China’s leaders have been recognised as the ultimate pragmatists. In the past few decades they have been able to work across the Middle East, when most others in the region have had to choose between enemies and friends.

Some have called this approach amoral, and it is certainly motivated by an intense sense of what best serves China’s interests. In recent decades, in international affairs, that has been securing resources, finding markets to sell to, acquiring and developing technology and know-how, and ensuring that China has a benign and largely stable environment around it.

Even the recent activism over the South and East China Seas’ maritime borders does not disprove this narrative. China has worked carefully to push, test and raise questions in its immediate neighbourhood, but it has largely operated in signs and symbols, keeping clear of any real risk of military action.

Donald Trump’s US election win surprised Beijing as much as it did the rest of the world, and it knows as little about the new president-elect as most other countries on the planet do. It too had anticipated dealing with a Clinton presidency.

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Trump made fierce comments about China’s economy during his spectacularly ill-tempered campaign. His most provocative statement and actions since then have been on Taiwan, whose president, Tsai Ing-wen, he spoke to on the phone in early December. But even on this issue there are questions over whether this is not part of a campaign more focused on trade than anything else.

Taiwan’s status is one of the few international issues that the Chinese care markedly more about than the Americans.

Is it something that the US and China can bargain over? At the moment, it is hard to read Trump’s intentions. Beyond this, there are questions about whether Trump can do much about many of his (often contradictory) statements about getting a fairer economic deal for the US. The idea that a new kind of trade deal with China would bring jobs back to the United States was one of the most powerful and consistent points that he made.

But what kind of jobs would these be, and how could they come back?

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Even Chinese manufacturing is slipping away to other, cheaper, places. And do Americans really want low-end manufacturing jobs to spend their careers in?

Trump could be fiercer on Chinese currency valuations. But in the end, this is an old story, and China has already made many corrections and adaptations on this. So it is hard to see this getting very dramatic very quickly, if at all.

One thing Trump has been clear about is scrapping the Trans-Pacific Partnership, the China-excluding trade deal between 12 nations in the Americas and the Asia-Pacific. China would happily see that deal bite the dust – as it neither was part of it nor supported it – and has already started moves on its own Asia-wide free-trade deals to fill the space left by the US.

But as they start to engage with the new US president, Chinese leaders will have questions in their minds.

Primarily, they will watch the Taiwan issue closely. Trump speaking as president-elect is different from him speaking when he’s actually in the hot seat after January 20. If he continues his hardline approach then, there will be diplomatic bad blood.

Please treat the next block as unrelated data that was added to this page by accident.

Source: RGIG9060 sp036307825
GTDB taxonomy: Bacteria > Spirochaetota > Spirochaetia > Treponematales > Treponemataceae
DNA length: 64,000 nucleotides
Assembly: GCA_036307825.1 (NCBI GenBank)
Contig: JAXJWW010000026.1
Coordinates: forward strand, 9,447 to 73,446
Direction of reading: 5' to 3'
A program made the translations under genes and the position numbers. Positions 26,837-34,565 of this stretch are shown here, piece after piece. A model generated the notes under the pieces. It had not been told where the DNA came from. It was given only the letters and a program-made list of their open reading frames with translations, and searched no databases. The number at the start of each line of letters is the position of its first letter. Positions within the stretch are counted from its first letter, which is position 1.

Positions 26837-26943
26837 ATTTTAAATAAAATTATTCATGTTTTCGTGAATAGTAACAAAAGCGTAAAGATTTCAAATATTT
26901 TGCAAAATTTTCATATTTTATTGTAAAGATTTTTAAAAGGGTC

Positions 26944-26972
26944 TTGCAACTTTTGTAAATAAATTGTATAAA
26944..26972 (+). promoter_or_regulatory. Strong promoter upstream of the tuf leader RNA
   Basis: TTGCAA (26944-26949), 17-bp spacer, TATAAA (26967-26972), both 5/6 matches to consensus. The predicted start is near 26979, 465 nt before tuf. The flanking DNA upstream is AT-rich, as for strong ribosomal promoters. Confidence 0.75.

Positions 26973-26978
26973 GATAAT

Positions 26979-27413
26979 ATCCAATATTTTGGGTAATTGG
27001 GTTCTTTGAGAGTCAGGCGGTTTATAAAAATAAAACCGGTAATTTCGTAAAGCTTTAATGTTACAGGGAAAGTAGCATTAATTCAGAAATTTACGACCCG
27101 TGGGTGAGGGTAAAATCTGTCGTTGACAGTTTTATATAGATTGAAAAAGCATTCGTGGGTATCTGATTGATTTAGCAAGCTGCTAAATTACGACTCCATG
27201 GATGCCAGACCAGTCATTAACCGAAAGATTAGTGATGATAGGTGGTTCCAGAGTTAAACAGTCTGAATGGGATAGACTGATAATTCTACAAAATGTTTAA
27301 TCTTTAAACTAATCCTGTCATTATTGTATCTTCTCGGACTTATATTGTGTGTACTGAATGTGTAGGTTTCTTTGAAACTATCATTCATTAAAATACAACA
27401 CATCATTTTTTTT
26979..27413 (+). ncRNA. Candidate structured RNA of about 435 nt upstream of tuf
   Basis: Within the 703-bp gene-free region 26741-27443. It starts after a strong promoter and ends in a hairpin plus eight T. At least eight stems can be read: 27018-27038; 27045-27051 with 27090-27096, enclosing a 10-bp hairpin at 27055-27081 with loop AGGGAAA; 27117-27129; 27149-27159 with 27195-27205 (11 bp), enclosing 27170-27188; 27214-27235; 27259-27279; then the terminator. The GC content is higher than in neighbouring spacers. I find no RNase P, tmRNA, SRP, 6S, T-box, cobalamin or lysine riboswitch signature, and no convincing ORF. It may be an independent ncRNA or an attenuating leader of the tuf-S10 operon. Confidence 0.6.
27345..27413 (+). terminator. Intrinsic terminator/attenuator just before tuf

For Chinese President Xi Jinping ( 習近平 ), progress towards a long-term framework for reunification would be a huge achievement, and put him in the history books. This would not involve military intervention, just constant economic and diplomatic pressure. A less intense, less involved US would suit Xi fine in this ambition, and clear away one of the great inhibiting factors. The question is whether Trump is actually working towards a deal like this, and what his bottom line might be.

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More generally, America’s lessened presence in the Asia-Pacific moves China a substantial step closer to exercising the kind of regional dominance it evidently places at the heart of its foreign policy aspirations. China doesn’t want global reach and responsibility. But it does want regional power, which an isolationist Trump presidency would bring nearer.

In all plans, of course, there are potential spoilers. For China, the most prominent of these is North Korea.

In John Garver’s comprehensive history of Chinese foreign policy since 1949, China’s Quest, Garver shows how in the early 1950s, when China had the real opportunity to invade Taiwan and achieve a quick reunification, the Korean War distracted it, drawing the US into the Korean peninsula, which it has never left. China’s opportunity disappeared.

There is a real worry that the leadership in Pyongyang will repeat a pattern from the past and welcome the new president in with some provocation – another nuclear bomb test, or something even more dramatic. In that case, the Trump administration would face a truly existential threat and have to take action.

For the Chinese, whose default on this is to stall, strive for the status quo, and do nothing, Trump’s impetuousness, inexperience and general ignorance of foreign affairs could lead to any of a number of decisions that could be disastrous, for China, the region, or the US. In this area, the Trump era – with its lack of clarity and definition – is extremely worrying.

And, for China, dealing with someone so hard to second-guess will be one of the greatest foreign policy challenges America has ever presented.

Kerry Brown is a professor of Chinese politics and director of the Lau China Institute at King’s College London